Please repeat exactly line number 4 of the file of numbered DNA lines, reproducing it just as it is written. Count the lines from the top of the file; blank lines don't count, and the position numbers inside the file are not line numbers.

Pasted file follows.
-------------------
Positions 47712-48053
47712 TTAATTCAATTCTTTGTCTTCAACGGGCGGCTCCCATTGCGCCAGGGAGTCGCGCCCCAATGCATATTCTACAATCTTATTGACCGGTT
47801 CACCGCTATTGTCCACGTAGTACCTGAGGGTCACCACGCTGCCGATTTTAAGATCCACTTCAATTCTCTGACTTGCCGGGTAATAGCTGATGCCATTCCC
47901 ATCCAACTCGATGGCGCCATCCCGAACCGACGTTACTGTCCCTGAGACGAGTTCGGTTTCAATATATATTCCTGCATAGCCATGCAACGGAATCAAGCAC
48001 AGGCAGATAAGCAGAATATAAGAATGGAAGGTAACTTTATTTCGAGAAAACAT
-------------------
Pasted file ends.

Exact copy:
47901 ATCCAACTCGATGGCGCCATCCCGAACCGACGTTACTGTCCCTGAGACGAGTTCGGTTTCAATATATATTCCTGCATAGCCATGCAACGGAATCAAGCAC